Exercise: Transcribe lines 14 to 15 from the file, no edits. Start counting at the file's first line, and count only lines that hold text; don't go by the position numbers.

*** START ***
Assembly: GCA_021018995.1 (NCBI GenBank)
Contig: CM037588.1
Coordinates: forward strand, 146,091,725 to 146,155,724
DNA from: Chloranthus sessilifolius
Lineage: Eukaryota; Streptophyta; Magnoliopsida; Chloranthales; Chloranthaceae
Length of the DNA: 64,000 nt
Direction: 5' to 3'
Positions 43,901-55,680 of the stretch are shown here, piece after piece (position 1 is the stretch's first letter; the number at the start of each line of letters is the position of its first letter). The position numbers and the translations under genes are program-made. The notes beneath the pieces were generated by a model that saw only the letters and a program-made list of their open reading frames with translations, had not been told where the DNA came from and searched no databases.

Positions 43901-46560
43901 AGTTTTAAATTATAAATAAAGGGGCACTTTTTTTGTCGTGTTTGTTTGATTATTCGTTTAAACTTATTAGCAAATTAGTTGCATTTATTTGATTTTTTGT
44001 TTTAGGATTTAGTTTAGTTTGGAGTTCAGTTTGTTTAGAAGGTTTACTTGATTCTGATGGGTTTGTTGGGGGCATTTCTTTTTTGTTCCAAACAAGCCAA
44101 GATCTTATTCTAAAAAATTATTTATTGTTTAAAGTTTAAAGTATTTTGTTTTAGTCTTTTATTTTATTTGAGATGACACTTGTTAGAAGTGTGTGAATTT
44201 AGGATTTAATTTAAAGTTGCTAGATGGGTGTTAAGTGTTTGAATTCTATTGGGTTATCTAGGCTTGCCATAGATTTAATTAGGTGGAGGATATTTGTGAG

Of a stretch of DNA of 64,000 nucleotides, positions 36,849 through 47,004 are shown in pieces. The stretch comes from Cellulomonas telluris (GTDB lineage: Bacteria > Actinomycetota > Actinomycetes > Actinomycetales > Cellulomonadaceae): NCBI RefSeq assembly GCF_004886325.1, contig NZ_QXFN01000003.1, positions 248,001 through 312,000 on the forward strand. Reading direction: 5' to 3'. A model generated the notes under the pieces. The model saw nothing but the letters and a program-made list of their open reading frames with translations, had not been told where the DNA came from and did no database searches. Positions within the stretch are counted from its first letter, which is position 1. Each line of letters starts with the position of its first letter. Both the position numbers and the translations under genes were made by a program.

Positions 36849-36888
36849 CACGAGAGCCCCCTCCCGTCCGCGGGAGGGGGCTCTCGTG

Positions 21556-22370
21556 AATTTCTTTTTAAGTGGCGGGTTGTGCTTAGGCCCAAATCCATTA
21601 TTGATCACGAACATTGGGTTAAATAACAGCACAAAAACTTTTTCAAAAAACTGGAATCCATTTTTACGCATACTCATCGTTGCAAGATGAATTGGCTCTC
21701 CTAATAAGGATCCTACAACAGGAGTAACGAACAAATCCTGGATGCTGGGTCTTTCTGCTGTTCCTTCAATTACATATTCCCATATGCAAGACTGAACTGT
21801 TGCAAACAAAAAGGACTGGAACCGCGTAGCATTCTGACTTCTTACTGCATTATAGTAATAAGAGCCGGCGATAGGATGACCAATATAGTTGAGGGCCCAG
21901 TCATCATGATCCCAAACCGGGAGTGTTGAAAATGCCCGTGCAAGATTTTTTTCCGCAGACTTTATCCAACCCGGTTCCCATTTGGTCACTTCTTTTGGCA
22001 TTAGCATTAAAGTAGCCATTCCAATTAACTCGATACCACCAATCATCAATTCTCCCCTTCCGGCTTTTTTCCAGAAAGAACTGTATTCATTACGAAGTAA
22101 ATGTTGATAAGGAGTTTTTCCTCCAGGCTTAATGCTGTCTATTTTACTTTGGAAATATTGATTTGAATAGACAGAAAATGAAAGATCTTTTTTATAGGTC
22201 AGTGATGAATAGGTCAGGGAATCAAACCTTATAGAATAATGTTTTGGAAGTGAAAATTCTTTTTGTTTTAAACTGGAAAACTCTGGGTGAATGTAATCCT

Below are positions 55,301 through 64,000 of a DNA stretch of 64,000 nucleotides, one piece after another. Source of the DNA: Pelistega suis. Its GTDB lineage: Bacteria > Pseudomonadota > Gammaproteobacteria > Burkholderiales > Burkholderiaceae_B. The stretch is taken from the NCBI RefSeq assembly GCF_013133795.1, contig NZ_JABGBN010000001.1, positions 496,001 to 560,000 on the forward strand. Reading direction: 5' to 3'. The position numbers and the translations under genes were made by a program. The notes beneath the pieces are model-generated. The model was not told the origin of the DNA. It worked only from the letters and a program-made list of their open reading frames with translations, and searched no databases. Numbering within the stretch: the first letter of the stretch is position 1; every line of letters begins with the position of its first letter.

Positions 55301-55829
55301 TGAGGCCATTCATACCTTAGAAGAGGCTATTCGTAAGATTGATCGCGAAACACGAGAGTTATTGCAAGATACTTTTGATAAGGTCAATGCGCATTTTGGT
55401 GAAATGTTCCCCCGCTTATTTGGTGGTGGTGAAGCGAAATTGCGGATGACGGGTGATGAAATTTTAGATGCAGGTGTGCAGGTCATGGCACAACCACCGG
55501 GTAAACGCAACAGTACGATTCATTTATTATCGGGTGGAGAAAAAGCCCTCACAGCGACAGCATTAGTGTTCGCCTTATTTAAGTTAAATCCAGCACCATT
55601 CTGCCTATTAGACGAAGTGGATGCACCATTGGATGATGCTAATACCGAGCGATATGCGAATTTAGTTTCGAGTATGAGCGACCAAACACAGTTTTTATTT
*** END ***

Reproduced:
Of a stretch of DNA of 64,000 nucleotides, positions 36,849 through 47,004 are shown in pieces. The stretch comes from Cellulomonas telluris (GTDB lineage: Bacteria > Actinomycetota > Actinomycetes > Actinomycetales > Cellulomonadaceae): NCBI RefSeq assembly GCF_004886325.1, contig NZ_QXFN01000003.1, positions 248,001 through 312,000 on the forward strand. Reading direction: 5' to 3'. A model generated the notes under the pieces. The model saw nothing but the letters and a program-made list of their open reading frames with translations, had not been told where the DNA came from and did no database searches. Positions within the stretch are counted from its first letter, which is position 1. Each line of letters starts with the position of its first letter. Both the position numbers and the translations under genes were made by a program.

Positions 36849-36888